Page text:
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NEW YORK: The US dollar weakened broadly on Thursday, as investors bet that the Federal Reserve is done raising interest rates after holding them steady in the previous session.

Sterling, meanwhile, held firm after the Bank of England kept rates at a 15-year high and stressed that it did not expect to start cutting them any time soon.

The perception that a peak in US interest rates has been reached raised risk appetite, boosting equities and high-yielding assets such as commodity and emerging market currencies.

Fed Chair Jerome Powell left the door open to another hike, but with the funds rate target ceiling at a 22-year high of 5.5% he said the risks of doing too much or too little were now balanced.

Markets took that as a green light to stick with a sub-20% chance that rates will rise in December.

Brad Bechtel, global head of FX, at Jefferies in New York, said the Fed is probably finished hiking rates, but he could see the rationale for tightening one more time given the still-resilient US economy.

“But at the same time, everyone is looking at a slowdown and inflation is going in the right direction,” Bechtel said. “We can kind of debate whether they would hike another 25 (basis points) or not. It doesn’t matter. The broader theme is that the Fed is pretty much near the peak.”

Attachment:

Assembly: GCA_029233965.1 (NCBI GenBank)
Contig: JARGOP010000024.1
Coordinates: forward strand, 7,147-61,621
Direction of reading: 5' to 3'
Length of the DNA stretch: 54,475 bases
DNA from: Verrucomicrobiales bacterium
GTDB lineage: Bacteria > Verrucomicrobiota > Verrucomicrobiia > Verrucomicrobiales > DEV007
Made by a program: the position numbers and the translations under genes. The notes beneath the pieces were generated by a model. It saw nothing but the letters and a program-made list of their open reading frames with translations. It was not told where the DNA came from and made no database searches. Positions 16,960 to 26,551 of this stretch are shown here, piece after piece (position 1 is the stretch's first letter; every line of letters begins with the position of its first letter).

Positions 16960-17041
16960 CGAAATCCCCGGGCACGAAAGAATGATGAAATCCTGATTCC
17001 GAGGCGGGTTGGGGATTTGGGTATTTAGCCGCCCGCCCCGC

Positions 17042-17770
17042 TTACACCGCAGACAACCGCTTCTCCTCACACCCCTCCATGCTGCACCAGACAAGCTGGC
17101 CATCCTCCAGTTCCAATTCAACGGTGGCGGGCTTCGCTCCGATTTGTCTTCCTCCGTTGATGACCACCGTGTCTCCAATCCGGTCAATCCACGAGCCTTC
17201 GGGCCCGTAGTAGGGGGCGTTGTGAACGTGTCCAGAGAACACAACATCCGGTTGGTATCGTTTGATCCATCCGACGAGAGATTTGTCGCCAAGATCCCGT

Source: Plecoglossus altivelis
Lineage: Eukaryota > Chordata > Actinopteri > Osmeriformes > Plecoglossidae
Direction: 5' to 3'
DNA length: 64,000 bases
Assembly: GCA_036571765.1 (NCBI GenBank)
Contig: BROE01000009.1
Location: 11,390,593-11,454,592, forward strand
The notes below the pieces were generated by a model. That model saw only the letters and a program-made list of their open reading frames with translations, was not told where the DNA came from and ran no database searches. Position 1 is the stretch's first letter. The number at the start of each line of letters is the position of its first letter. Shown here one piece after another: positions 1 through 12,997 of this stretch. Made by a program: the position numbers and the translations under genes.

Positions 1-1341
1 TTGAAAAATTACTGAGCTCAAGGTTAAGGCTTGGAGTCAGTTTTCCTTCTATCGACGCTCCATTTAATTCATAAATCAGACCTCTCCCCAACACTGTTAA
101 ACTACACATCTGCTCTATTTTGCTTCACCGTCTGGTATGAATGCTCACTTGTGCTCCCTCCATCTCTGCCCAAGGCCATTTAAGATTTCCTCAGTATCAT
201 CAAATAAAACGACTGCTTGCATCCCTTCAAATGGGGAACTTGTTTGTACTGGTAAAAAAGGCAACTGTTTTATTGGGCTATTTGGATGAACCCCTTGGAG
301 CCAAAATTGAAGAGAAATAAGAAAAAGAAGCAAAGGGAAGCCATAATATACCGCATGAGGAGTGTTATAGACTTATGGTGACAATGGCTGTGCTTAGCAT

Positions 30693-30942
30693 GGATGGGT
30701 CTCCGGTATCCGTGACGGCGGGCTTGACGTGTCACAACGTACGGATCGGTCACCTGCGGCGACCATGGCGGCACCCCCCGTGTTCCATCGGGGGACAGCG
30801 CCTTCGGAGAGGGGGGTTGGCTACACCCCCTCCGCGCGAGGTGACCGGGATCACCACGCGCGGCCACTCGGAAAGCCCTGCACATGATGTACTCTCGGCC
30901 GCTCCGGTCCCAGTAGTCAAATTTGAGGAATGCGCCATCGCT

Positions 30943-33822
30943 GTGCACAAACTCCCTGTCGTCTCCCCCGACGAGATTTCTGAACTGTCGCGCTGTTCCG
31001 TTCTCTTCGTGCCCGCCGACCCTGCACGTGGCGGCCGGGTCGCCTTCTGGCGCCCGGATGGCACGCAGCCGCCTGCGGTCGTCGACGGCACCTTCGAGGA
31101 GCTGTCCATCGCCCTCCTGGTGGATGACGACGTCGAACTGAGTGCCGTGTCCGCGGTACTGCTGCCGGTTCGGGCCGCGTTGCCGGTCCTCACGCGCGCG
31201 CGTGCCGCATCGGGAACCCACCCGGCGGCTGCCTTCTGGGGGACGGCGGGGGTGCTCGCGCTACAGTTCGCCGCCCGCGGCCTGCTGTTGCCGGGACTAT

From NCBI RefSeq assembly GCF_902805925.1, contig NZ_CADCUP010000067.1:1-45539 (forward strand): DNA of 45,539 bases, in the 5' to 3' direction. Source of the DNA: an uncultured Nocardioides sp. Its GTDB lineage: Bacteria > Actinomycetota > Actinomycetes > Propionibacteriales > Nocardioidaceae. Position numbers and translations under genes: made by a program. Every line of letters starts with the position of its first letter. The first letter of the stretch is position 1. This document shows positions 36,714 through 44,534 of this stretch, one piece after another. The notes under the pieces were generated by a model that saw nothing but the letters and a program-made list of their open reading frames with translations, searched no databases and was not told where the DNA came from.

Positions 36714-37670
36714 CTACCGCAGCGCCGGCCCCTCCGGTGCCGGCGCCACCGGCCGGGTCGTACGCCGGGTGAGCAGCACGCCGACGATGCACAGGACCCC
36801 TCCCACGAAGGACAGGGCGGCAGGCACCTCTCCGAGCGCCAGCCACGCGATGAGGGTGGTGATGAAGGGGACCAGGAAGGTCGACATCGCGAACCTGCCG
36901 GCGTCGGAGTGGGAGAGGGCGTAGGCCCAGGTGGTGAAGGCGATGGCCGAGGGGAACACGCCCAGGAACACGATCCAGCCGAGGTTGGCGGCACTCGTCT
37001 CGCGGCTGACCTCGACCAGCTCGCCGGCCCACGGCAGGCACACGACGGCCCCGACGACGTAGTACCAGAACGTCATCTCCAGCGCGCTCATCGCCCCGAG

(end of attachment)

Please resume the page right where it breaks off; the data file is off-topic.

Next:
In late morning trading, the dollar index, which measures the greenback against six other major currencies, was 0.3% lower at 106.12.

The pound rose as much as 0.6% against the dollar to $1.2225, its highest level in 1-1/2 weeks after the BoE voted 6-3 to hold rates steady at a 15-year peak of 5.25%, while ruling out rate cuts any time soon. Sterling was last up 0.3% at $1.2176.

Norway’s central bank also left its benchmark rate unchanged, as widely expected, but said it would likely raise borrowing costs next month unless inflation showed a continued decline.

The dollar rose 0.1% against the Norwegian crown to 11.19.

The euro rose 0.6% against the dollar to $1.0635. Versus the Swiss franc, the dollar slid 0.4% to 0.9042 francs.

Against the yen, the dollar fell 0.4% to 150.275, off a one-year high earlier this week.

The yen has been struggling for traction, even as the Bank of Japan on Tuesday made another relaxation of its yield curve control policy.

A fall to a one-year low of 151.74 per dollar and 15-year low of 160.83 per euro after the BoJ’s announcement had traders on watch for possible intervention to prop up the currency.

Kazuo Ueda, the central bank’s governor, will continue to dismantle its ultra-loose monetary policy and look to exit the decade-long accommodative regime sometime next year, sources told Reuters.

The Australian dollar, which jumped 0.9% on Wednesday, was up another 0.5% on Thursday to touch a near five-week high of US$0.6456. The New Zealand dollar rose to a two-week peak of US$0.59107

Bitcoin, sometimes traded as a proxy for risk-taking, broke above $35,000 to hit its highest level since May 2022.

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